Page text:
Situated on top of the most visible hill of Istanbul, Topkapı Palace is one of the symbols of the city. It was built in 1461 by the Ottoman sultan Mehmet II, who conquered Constantinople and made it Ottoman Empire’s capital in 1453. For more than four centuries the Topkapı Palace was administrative center of the Ottoman Empire as well as private house of the Ottoman imperial family. It was home to twenty two different Ottoman sultans and their families; as a consequence, the palatial complex expanded throughout its history with additional structures. Since 1924, the Topkapı Palace is functioning as a museum and it is the most visited museum in Turkey.
Although the palace expanded sultan by sultan and family by family, there was one decorative element that remained unchanged and everyone followed: Turkish mosaic tiles (çini) decorating the walls. Our knowledge regarding the Turkish mosaic tiles of the Topkapı Palace is much less compared to its history and architecture, nevertheless this post attempts to give a background information regarding the Turkish mosaic tiles (çini) of the Topkapı Palace.
TURKISH MOSAIC TILE (ÇİNİ)
Çini (Turkish mosaic tile) is a highly-decorated ceramic handcraft and its history goes back to the tenth century CE, Kara-Khanid-Khanate. Usage of çini became much more popular during the Suljuqs and Ottomans that were Turko-Islamic empires just like Kara-Khanid-Khanate. Compared to the Seljuqs, the Ottomans used Turkish mosaic tiles (çini) more and mosaic tiles in Topkapı Palace that was built in the mid-fifteenth century justify this. As stated, Topkapı Palace (Topkapı Sarayı) is a huge palatial complex consisting of hundreds of rooms/spaces and a great portion of them is decorated with Turkish mosaic tiles (çini).
MOSAIC TILES OF THE IMPERIAL COUNCIL (DIVAN-I HUMAYUN)
Situated on the northwest corner of the second courtyard of the Topkapı Palace, Imperial Council (Divan-ı Hümayun) was built in 1529 during the reign of Süleyman I (Süleyman the Magnificent). The Imperial Council (Divan-ı Hümayun) was one of the most important places in Topkapı Palace, because it was the cabinet room of the Ottoman Empire and essential decisions were taken here. The room contains Iznik mosaic tiles dating to sixteenth century and they are dominated by floral figures in blue, red, and green on a white background. During the conservation/restoration in 2008, it was found out that the mosaic tiles in the Imperial Council was done with pen craft and underglaze technique. Underglaze technique is a tile decoration technique in which the figures are applied to the surface before it is glazed. In this way, glaze protects the figures and çini becomes more durable.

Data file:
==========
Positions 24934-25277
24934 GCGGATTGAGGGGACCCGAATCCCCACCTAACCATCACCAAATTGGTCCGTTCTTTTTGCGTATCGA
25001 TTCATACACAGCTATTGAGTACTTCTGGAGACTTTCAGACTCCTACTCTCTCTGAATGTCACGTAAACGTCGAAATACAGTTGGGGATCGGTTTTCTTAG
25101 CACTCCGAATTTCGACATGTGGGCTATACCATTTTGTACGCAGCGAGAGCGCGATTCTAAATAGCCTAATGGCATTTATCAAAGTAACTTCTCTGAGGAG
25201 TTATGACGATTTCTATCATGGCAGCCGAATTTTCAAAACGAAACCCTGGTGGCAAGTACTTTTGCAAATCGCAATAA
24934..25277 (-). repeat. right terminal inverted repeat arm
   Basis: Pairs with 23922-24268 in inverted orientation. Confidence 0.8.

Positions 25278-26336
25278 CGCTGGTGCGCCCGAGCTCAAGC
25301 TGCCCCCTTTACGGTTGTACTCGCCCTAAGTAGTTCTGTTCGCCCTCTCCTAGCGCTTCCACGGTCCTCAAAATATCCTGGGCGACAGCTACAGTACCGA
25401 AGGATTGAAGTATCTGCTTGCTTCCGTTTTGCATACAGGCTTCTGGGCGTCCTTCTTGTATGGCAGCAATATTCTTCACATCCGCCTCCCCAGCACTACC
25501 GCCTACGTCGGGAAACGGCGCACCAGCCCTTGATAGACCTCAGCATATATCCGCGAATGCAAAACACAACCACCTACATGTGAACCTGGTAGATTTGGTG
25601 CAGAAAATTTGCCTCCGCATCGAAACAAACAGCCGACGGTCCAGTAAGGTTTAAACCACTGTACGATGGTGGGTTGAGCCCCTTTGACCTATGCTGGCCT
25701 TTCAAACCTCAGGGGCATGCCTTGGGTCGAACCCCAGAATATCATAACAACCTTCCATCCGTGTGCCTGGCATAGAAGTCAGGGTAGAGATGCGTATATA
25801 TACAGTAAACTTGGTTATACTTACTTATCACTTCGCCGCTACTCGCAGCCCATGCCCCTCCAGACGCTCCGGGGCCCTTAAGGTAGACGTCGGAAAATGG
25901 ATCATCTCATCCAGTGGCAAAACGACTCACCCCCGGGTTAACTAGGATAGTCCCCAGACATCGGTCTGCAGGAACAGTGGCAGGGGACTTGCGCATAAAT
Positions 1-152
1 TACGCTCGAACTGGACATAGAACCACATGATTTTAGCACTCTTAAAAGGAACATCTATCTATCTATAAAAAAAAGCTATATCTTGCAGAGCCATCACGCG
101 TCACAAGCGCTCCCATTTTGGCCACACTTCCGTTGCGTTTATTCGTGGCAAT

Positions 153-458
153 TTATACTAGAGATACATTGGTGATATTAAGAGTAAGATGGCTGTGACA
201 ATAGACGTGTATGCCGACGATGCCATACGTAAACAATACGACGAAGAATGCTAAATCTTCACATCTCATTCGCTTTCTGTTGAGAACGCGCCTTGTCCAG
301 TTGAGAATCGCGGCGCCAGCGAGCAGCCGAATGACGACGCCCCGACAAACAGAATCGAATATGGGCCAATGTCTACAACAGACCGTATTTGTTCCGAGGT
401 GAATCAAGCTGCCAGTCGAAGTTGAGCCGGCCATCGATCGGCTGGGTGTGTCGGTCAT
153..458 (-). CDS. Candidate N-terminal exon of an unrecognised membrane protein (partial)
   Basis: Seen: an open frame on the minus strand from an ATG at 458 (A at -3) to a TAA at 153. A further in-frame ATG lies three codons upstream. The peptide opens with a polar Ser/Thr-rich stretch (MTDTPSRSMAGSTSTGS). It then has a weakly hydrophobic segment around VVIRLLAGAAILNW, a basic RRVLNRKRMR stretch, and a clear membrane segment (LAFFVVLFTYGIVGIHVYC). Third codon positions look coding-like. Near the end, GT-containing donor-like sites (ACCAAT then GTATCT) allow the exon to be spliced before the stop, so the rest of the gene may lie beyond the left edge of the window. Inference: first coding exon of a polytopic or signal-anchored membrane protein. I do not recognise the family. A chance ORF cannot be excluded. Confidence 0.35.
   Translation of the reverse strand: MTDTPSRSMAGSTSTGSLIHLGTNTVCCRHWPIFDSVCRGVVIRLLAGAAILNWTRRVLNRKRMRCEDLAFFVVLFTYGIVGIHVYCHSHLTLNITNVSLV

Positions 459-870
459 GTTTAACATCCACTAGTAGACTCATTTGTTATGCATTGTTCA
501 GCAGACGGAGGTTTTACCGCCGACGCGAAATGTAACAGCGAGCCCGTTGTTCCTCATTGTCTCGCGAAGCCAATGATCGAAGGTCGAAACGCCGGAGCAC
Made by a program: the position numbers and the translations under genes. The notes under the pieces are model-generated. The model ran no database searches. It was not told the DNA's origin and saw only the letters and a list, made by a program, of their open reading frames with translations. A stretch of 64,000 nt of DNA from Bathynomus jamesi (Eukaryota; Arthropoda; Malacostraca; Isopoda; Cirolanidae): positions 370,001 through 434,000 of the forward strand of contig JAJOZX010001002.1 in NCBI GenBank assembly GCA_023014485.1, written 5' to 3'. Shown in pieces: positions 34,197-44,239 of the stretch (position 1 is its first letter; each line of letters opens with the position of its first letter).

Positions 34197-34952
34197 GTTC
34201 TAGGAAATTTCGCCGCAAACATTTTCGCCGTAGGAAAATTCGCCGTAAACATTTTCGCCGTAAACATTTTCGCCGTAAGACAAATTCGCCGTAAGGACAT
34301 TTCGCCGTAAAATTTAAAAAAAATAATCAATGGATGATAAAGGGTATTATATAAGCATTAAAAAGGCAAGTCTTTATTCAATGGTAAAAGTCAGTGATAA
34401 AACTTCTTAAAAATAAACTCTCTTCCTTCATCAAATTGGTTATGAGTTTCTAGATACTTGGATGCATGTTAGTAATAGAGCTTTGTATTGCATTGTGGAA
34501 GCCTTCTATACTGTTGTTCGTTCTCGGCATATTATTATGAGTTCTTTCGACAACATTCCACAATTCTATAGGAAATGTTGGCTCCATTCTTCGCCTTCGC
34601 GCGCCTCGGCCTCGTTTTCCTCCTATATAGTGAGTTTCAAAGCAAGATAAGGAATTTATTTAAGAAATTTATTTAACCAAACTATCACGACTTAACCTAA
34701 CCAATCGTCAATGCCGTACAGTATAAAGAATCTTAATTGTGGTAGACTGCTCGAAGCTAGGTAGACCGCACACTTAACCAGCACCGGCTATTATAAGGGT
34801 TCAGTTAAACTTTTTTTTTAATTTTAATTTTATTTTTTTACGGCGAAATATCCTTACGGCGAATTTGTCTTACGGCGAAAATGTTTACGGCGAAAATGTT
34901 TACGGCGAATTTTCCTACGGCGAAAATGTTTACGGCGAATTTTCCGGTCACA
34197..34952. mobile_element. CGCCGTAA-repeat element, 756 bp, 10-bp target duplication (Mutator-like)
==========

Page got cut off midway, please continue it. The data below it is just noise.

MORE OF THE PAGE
MOSAIC TILES OF THE CHAMBER OF PETITIONS (ARZ ODASI)
Built during the reign of Mehmet II (Mehmet the Conqueror) in 1460s, the Chamber of Petitions (Arz Odası) is located in the third courtyard (enderun) of the Topkapı Palace. Its location is essential, because third courtyard (enderun) was private compartment of the Ottoman sultan and sultan himself had direct contact with the Chamber of Petitions (Arz Odası). For more than four centuries Ottoman sultans received foreign ambassadors and state officials in this room. In addition, private topics between sultans and higher-ranking officials used to discuss in this room. As you can see in the photographs, mosaic tiles (çini) of this room are unique.
There are two square-shaped tiles on the baseboard of the entrance door and they are Hatayi style mosaic tiles (çini) on navy blue background with thick-bordered floral figures. Their colors are unique as well, since its background color is navy blue and green is the dominant color on these two square-shaped tiles. On both sides of the door there are long mosaic tile panels on blue background with Rumi style mosaic tiles. These panels have borders with green background and very rich floral figures. Mosaic tiles of the Chamber of Petitions date back to late fifteenth century.
MOSAIC TILES OF THE COURT OF BLACK EUNUCHS (KARA AĞALAR TAŞLIĞI)
Harem section of the Topkapı Palace was the private house of the Ottoman imperial family and black eunuchs were in charge of the administration of Harem. Their main task was to control exits and access to Harem and they were so important that in Ottoman protocol ranking they were placed third after Grand Vizier (equivalent of prime minister) and Şeyhülislam (Sunni Islam religious leader). The court of the black eunuchs was built during Süleyman II’s reign in 1560s; however, it was destroyed in 1665 fire and rebuilt in 1670s.
The court of the black eunuchs is a complex containing several rooms and spaces such as a public space (sofa), courtyard, dormitory, and mosque. All these rooms are decorated with seventeenth-century Iznik mosaic tiles with underglaze technique. In terms of motifs rosette flowers, tulips, carnations, rumi calligraphy, and cupressus (cypress) are dominant in these mosaic tiles.